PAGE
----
• Tuesday: Thanks to spring break for schools and the beautiful, we had a playdate with neighbors from down the street. In the evening, our dinner was a “popcorn, hot chocolate, and PBJ” party.
  • Wednesday: I had to be the least creative for this day; we always go to storytime at the library on Wednesday mornings. I had a church knitting night that evening, so we had dinner a little early and I got to go knit and visit!
  • Thursday: Spirits were somewhat dampened by the rain, but we had pancakes for breakfast (thanks to Dad), the kids helped me vacuum some, and went out to the mall that evening.
  • Friday: We were supposed to have a friend over, but that was sadly cancelled due to illness. We’ve pretty much just hung around the house. My oldest and I finished reading “Rikki-Tikki-Tavi” together, and now it’s naptime.

Joys:

  • I’ve gotten more reading done in the evenings, because I haven’t watched TV. Shock!
  • It doesn’t actually take that much creativity to keep kids happy–just some dedicated time and willingness to not get things done on a particular schedule. I already “knew” this, but it was fun to actually experience. For example, they loved helping clean off the porch. While it took longer and might not be as clean as if I had stuck them in front of a video while I cleaned, we all did something together, and then we all enjoyed the fruits of our labor by eating dinner out on the porch once we finished.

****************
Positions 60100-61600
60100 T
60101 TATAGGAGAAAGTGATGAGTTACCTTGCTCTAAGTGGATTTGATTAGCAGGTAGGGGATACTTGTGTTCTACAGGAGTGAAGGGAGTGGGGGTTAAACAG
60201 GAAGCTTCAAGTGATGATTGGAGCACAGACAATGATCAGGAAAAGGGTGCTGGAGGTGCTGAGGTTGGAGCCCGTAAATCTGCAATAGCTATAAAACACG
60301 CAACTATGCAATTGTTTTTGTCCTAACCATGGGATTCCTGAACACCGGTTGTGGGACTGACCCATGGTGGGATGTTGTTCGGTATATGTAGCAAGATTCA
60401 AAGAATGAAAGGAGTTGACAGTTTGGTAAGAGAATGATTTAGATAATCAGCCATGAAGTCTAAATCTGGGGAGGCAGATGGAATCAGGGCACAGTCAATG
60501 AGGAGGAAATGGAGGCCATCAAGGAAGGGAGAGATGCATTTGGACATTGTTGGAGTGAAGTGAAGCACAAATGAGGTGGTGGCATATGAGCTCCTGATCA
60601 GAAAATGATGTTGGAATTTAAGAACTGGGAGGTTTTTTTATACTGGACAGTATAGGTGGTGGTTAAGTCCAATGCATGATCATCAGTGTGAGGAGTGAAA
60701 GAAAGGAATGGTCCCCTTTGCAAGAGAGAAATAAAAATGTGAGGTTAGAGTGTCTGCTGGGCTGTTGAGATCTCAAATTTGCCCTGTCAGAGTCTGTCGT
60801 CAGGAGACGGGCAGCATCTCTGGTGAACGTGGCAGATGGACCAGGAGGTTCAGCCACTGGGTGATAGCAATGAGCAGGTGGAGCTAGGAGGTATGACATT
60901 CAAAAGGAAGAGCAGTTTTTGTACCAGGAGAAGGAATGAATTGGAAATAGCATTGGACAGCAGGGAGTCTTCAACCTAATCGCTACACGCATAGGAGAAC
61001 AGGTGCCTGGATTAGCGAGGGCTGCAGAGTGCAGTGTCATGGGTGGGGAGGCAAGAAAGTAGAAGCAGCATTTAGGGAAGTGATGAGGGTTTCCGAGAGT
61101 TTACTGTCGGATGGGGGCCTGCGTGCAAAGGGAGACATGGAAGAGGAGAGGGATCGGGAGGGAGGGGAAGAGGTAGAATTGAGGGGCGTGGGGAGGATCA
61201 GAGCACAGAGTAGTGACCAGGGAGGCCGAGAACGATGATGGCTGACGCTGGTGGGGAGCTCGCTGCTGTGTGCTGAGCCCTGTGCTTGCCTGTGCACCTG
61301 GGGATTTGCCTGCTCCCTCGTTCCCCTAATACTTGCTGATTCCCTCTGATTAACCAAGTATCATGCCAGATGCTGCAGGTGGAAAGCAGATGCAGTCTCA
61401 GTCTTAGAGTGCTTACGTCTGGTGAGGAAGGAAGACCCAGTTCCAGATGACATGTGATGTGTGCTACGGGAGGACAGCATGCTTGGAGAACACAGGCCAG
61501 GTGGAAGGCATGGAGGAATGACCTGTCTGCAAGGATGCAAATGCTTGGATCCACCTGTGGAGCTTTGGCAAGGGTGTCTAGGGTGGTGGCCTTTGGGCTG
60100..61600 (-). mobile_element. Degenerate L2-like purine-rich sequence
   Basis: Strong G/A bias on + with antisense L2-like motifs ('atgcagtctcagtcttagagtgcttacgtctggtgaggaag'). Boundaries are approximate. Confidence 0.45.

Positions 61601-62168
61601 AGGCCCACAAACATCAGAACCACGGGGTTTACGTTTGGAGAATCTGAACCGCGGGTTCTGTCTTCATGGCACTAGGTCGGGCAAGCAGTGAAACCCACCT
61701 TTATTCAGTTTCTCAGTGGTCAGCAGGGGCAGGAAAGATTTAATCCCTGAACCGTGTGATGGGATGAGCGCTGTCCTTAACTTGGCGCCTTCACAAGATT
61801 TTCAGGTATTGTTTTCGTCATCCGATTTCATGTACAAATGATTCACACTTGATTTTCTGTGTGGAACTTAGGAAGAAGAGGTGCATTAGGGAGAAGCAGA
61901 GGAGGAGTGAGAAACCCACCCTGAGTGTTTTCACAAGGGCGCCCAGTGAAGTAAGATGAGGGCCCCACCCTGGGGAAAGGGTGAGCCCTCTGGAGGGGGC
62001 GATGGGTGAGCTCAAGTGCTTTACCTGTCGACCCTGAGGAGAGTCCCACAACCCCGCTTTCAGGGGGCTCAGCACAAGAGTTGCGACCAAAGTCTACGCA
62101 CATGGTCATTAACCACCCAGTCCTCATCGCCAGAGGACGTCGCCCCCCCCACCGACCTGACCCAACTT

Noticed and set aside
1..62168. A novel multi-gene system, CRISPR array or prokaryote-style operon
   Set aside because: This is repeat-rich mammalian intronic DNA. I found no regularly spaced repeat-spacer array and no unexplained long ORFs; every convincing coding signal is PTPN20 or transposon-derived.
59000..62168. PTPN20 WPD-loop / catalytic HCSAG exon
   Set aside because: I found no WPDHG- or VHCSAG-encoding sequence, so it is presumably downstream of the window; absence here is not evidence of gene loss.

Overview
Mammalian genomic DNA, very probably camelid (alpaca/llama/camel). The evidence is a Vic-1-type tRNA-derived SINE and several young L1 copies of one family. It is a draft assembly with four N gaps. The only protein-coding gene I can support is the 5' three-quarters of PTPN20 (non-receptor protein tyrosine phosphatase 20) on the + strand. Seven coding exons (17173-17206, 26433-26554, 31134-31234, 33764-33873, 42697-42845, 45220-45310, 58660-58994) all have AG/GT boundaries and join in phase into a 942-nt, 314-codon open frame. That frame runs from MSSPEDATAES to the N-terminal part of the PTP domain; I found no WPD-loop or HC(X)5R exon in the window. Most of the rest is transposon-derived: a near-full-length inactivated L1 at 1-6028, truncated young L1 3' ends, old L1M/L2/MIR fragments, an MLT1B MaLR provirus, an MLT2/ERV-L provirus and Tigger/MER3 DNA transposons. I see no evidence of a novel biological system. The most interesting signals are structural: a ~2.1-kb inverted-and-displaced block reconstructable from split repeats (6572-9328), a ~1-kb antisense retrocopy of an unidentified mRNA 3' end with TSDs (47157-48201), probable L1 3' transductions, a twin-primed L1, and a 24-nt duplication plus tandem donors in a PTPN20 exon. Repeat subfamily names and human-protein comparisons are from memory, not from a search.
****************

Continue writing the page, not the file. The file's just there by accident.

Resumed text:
Challenges:

  • Dinner that requires actual cooking is still hard to do. It’s a confluence of kids being crazy, me being tired, all of us being hungry, and an activity that actually needs my attention.
  • I had one day where I hadn’t gotten my shower before my husband left, and I often use TV when this is the case. I succeeded without (kids assigned to separate couches with piles of books to look at), but a day where I plan on no TV probably needs to be a day where I roll out of bed earlier.
  • I like to watch TV, too! I’ve recently discovered the abbreviated series Firefly, and I’m eager to watch the rest, to the point where I’ve been daydreaming about how a librarian could be of use on Serenity. (Sadly, I don’t think I’d make it. Aside from all the dangerous parts, they need a hacker more than a reference librarian–Shepherd Book and Simon had the ready reference question on bizarre marriage customs covered.) But I’ve survived, and, as noted above, I got to read more because of it.